This system came configured with a CD Burner, and I don’t think Windows had native support for CD burning, at least not integrated into Windows Explorer so additional software was required to fulfill this task. Here you can burn audio and data CDs so you can copy your Napster MP3s and convert/burn them for your CD Player or some PSX isos.
The Easy CD Creator comes will a full-blown interface, and even has Office assistance-like features that will help you use the program. Images created here to use the CIF CD Image File format, another format that nothing else uses, Alternatively ISO can be used instead.


A radio streaming program that lets you stream internet radio over your dial-up or LAN connection, Has a unique interface that stands out from the rest of the Windows applications. You can browse a directory of preset radio stations, of which you can double click to listen to. The chat button open a link to the palace, which was an external virtual chat application.
None of the radio stations will work, and will just result in a connection error.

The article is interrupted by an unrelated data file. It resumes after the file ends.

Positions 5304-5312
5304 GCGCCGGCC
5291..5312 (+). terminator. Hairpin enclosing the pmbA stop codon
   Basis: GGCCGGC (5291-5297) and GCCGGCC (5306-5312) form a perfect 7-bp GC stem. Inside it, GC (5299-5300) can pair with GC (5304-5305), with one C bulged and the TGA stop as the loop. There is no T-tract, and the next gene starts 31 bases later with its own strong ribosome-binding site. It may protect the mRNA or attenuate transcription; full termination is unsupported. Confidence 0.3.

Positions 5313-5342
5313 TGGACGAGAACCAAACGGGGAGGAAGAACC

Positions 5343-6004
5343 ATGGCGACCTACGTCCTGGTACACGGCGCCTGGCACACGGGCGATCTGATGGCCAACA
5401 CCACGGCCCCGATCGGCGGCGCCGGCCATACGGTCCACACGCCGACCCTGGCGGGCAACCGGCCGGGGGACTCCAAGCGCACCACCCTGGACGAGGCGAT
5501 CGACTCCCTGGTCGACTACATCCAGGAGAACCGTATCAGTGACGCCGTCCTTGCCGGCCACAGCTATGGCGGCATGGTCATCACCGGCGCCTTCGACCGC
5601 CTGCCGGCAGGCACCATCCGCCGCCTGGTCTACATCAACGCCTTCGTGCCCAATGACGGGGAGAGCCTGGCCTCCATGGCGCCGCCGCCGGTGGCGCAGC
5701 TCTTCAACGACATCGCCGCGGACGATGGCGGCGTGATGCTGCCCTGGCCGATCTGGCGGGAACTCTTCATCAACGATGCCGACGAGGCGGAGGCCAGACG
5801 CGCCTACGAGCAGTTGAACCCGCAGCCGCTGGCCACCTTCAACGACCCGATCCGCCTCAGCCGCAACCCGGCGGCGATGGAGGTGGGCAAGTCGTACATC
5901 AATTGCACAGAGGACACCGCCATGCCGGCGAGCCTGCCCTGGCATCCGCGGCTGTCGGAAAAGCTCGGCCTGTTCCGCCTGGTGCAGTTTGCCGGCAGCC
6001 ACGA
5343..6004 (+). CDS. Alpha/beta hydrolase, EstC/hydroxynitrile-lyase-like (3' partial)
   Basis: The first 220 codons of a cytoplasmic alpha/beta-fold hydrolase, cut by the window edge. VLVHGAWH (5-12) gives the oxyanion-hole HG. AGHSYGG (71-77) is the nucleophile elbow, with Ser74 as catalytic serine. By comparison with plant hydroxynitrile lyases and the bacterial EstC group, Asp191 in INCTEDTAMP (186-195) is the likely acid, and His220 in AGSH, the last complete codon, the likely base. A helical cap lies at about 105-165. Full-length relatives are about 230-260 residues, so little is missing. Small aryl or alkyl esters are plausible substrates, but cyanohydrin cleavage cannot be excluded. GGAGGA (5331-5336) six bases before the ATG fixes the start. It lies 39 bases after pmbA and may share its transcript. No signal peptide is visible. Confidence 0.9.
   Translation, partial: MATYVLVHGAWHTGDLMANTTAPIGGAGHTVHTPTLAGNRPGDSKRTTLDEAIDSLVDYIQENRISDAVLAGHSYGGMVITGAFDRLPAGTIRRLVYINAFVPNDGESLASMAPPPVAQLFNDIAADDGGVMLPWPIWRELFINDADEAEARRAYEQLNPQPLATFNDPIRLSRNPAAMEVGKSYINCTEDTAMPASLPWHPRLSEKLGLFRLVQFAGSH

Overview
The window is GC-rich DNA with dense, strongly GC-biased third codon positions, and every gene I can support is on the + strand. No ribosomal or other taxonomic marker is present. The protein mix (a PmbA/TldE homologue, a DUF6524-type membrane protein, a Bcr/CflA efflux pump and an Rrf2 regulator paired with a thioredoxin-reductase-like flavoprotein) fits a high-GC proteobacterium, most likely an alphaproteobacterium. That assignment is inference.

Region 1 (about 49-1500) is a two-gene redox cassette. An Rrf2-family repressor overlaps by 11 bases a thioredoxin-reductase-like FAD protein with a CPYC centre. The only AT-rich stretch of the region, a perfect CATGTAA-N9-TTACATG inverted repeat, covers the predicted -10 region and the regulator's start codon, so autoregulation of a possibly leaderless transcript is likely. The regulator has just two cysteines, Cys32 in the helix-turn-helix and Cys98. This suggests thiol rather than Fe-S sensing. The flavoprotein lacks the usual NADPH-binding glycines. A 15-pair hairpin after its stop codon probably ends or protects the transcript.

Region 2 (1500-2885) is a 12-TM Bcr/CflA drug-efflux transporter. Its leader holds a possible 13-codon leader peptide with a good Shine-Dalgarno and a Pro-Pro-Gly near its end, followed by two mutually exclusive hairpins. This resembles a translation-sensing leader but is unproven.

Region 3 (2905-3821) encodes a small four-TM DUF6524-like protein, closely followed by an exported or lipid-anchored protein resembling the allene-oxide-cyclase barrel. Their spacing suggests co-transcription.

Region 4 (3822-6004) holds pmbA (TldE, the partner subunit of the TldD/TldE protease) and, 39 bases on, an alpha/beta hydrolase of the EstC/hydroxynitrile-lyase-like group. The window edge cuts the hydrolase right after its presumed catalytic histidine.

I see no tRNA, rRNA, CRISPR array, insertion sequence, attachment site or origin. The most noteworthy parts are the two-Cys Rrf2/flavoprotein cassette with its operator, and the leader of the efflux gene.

A phone dialing application is used to make phone calls with your PC, although it requires a login to the server. Possibly some sort of VoIP application.


This was a popular email client application used as an alternative to Microsoft Outlook. However it requires registration and payment, otherwise, adverts will be shown, similar to Opera.

Incanta Video

Not sure what this is as it only shows a login box. A look on their archive website, it appears to be some sort of video music service, like VEVO?

Microsoft Works

An OEM favorite, basic office suite with a bundled word processor, spreadsheet software and a calendar application.

Microsoft Money

Money 2000 comes included here and plays a short tutoral upon the first startup.


Version is bundled here, RealPlayer was used to stream audio and video over the internet.


Serves as a media music player for playing local MP3 files that you obtained from Napster

Netscape Browser